The federal health care tax credit for small employers -- part of the Patient Protection and Affordable Care Act designed to help small businesses -- appears not to be helping many businesses at all.In Keene, The Monadnock Conservancy did receive the credit, but it wound up being half the size of the annual increase in the nonprofit organization's health care premiums."It was nice, but it was a drop in the bucket compared to our payroll," said Ryan Owens, director of the conservancy.Up in Hart's Location, The Notchland Inn wasn't able to receive it at all. Although the company offered to pay 80 percent of employees' health care, so few could afford to pay for the rest that only a couple of workers participated, making the company ineligible for the credit."The system is set up to fail," said innkeeper Ed Butler. "The tax credit is not set up to fail."On the national level, only about 14 percent of eligible businesses have taken advantage of the credit, which was instituted in May 2010, and it's no wonder. Almost everything about the program makes it difficult for small businesses to do so -- and for those that do, the payoff is puny."It was a step, but a baby step," said Constance Kincaid-Brown, a Cornish accountant who works with nonprofits, of the credit. "When you see what a low impact it had, you go, 'Wow, we do need to do more.'""The batting average is pretty pitiful -- say less than one out of 40 business clients," said Steve Feinberg, a CPA who owns Appletree Business Services in Londonderry.A complex creditTheoretically, the credit -- which covers up to 35 percent of a business' health care premiums -- should be used by nearly 25,000 eligible businesses in New Hampshire. That should go up to 50 percent in 2014, if federal health reform doesn't get derailed in the future.You would think that few businesses would leave that kind of money on the table. But in reality, the very businesses that could benefit the most are the least likely to take advantage of the credit or benefit from it.For one, it is a complex credit that has so many criteria that it can involve as many as seven separate worksheets.Here are some of the limitations:• It's not enough for a business to be small; it has to have fewer than 10 full-time equivalents to receive the full benefit, and fewer than 25 to receive any at all. So the first math involved is figuring out your FTEs.• A company's employees have to earn an average wage below $25,000 for full benefits ($50,000 for any). Better check the IRS rules on how to figure out the average wage.• The company must pay half of all those employees' premiums in the aggregate, not just 50 percent of those who participate. So if only half of a company's employees are involved, it would have to pay all of the premiums. And certain things don't count toward the credit, like helping employees with deductibles. There are also special rules if you offer more than one health plan.• You can't take the credit on any premiums paid that exceed the state average, lowering the amount of credit most small businesses can take. (Don't worry -- you can look up the state average on the Internal Revenue Service website. There are some exceptions, so blow up the font to read the rules.)• And - perhaps most importantly - the company must make enough money to pay taxes -- a tall order in this recession. Businesses can use the credit in subsequent years, if they can ever figure out the loss carryover deduction.Just because of that last limitation, only 2.6 million of the 4 million firms estimated to be eligible for the credit really could have received it in 2010, according to one study conducted earlier this year for the U.S. Small Business Administration's Office of Advocacy.But, of course, that's only if they even applied for it -- and to apply, a small business first has to hear about it.According to a national survey conducted by the Small Business Majority, a group supportive of health care reform efforts, more than half (57 percent) of businesses surveyed weren't aware of the credit.It isn't that the program hasn't received any publicity. The IRS has sent out 4.4 million postcards and completed 1,000 outreach and education programs. And as one of the few benefits currently available in the controversial health reform legislation, you would think that it would face intense scrutiny.But there hasn't been much focus on the tax break, much to the frustration of the Small Business Majority. And one of the chief purveyors of any education on the tax break - accountants - have been not been doing very much to spread the word, according to John Arensmeyer, the organization's CEO, who didn't buy the argument that accountants - of all people - would shun a tax break just because it's complex, or only helps certain clients."It's a head-scratcher as to why they are so resistant," he said. "It's free money. It's no panacea, but its one additional tool in the arsenal."'A lot of work'Certainly the New Hampshire Society of CPAs isn't jumping at the chance to talk about it.When NHBR asked the society to be referred to accountants familiar about the credit and why small businesses in New Hampshire weren't using it more, board members concluded that they "would not be able to provide you with the type of information you are looking for" and "that speaking with small business owners would be more beneficial," the society said in an email to NHBR.But some accountants approached individually did give an indication about why it wasn't being pushed."It's a lot of work, and then you find out when you're all done, that it didn't save the client any money, which can make it pretty difficult to bill for," said Feinberg.Feinberg himself, however, did that work, despite it being "a huge pain for us" but "I knew I had to ask the questions [of the client necessary to get the credit] as a competitive measure."And for some clients - three to be exact - it did pay off. When he amended the return for a new client a few months ago, the previous accountant didn't ask the question, and Feinberg was able to save the client about $3,000. "It's hard to say it wasn't worth it -- at least for those clients."Some of the larger accounting firms, however, serve larger businesses, "and you have to be a really small business to qualify," said Stephen Lawler with Nathan Wechsler and Company, a Concord-based accounting firm. "And those businesses are least likely to provide health care coverage, and that $25,000 [income limit] is pretty small. At the end of the day, it is not worth very much."Very small businesses also have several other strikes going against them in taking advantage of the credit. They are less likely to have an accountant, and in doing it themselves are less likely to navigate through the complicated new tax break. They are also less likely to make enough money to pay taxes, and less likely to utilize the carryfoward deduction, as well as less likely to survive long enough to take advantage of it.Nonprofits can get a refund -- a credit without paying taxes for the same tax year -- rather than having to carry it forward to the next year. But, unless they have a for-profit arm (which the smaller nonprofits are less likely to have) -- they would have to fill out an extra form-- the 990-T - they wouldn't otherwise have had to fill out.In addition, their maximum credit is smaller than that received by their for-profit counterparts -- currently 25 percent, as opposed to 35 percent, and 35 percent, as opposed to 50 percent, in 2014.Small businesses also have more trouble qualifying on the wage end, particularly in New Hampshire. For one, average wages are higher in New Hampshire. Second, because of the state's business profits tax, small-business owners are likely to take as much compensation as they legally can in wages. In a larger business, that doesn't matter that much, but in a smaller business, one high-wage earner is more likely to bring up the average wage, reducing or even eliminating the tax credit."You have a few key people in a small organization, and it's very hard to have an average wage of $25,000," said Kincaid-Brown. "Even a livable wage, about $12 an hour, is about $25,000. So if you are a small business trying to fairly compensate your employees, you are already above the average."Businesses with fewer employees have less clout with insurers, and therefore often have to pay higher-than-average premiums. But they only receive a credit based on the average premium in the state.In 2010, according to the IRS, that was $5,519 for an individual and $13,624 for a family."That looks really low," said Kincaid-Brown. "I look at my clients and what they are paying in fees and it's much more than that."After Kincaid-Brown redoes the calculation with the state average, as opposed to what people are actually paying, it's the difference between a $5,000 credit and a $3,000 credit, she said.The aforementioned Monadnock Conservancy ended up with a $2,300 credit. The organization paid 75 percent of the premiums for six full-time equivalents in 2010. Its average wage was $44,000, so it fell way short of the maximum credit, which would have been 25 percent of its premiums.On top of that, the company's premiums increased by 12 percent the same year, to a total of $46,000 -- more than wiping out what it gained in the credit, forcing the company to increase its employee's deductibles."We were grateful to get something," he said. "But it didn't make any difference."Finally, small businesses are likely to have a larger percentage of family members. And those premiums are not counted in the credit.Notchland Inn owner Butler, a former Democratic state representative and a strong supporter of health care reform, knew about the credit, but he wasn't able to take advantage of it.Although he offered to pay 80 percent of his employees' premiums, only a few of his 10 employees participated in the health plan because premiums rose 16 percent last year. Thus, he paid less than 50 percent of what it would take to cover all of his employees."I can't see any small business who wouldn't take advantage of it if they could," he said. "But most small business can't afford to help their employees with health insurance. They have difficulty staying afloat, and this credit is not likely to make much of a difference for them."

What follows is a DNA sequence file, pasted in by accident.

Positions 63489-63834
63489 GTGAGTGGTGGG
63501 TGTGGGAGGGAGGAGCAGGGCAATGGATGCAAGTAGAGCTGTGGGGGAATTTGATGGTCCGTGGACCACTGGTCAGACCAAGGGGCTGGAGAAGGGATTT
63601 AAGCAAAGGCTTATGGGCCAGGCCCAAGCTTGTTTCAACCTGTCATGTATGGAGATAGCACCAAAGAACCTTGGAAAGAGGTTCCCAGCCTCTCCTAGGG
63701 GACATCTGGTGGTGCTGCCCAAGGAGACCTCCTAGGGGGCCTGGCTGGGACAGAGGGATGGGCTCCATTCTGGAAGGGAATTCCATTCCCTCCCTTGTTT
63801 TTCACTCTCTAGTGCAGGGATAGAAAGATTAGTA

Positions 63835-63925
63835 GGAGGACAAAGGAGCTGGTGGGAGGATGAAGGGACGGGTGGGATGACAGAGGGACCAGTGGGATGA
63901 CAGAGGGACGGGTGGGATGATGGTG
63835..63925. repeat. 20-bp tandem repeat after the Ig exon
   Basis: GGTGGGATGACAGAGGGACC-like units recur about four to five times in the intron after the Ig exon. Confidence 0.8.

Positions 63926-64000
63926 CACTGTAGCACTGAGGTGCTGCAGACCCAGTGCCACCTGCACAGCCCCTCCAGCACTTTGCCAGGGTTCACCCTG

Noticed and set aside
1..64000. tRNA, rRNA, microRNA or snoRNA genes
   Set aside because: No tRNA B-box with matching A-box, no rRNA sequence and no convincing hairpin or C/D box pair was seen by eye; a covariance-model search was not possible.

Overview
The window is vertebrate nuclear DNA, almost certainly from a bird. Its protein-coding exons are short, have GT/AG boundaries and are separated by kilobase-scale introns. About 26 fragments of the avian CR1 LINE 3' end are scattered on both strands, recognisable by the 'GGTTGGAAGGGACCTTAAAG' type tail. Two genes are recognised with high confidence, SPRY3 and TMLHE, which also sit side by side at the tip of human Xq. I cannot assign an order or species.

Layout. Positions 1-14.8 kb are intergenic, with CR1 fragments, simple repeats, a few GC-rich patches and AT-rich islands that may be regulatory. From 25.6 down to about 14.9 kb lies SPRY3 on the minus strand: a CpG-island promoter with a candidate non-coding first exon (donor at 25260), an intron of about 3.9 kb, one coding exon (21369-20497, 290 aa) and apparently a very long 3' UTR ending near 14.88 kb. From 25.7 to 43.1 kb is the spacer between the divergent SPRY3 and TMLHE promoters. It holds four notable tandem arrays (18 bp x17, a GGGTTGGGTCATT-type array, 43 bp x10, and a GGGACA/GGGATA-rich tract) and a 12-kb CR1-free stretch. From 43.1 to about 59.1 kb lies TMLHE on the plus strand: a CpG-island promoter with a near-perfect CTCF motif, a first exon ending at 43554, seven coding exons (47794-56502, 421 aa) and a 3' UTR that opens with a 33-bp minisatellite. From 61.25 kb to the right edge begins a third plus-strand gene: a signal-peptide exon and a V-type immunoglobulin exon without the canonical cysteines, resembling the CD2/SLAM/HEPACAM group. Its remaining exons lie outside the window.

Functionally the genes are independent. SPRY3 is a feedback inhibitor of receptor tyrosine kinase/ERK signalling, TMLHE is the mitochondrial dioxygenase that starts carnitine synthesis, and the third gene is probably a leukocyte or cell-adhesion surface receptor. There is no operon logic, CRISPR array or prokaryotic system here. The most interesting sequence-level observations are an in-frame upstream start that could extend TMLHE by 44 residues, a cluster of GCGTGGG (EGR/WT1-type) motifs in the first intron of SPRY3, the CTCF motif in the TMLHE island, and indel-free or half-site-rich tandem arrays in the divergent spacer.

This article appears in the December 16 2011 issue of New Hampshire Business Review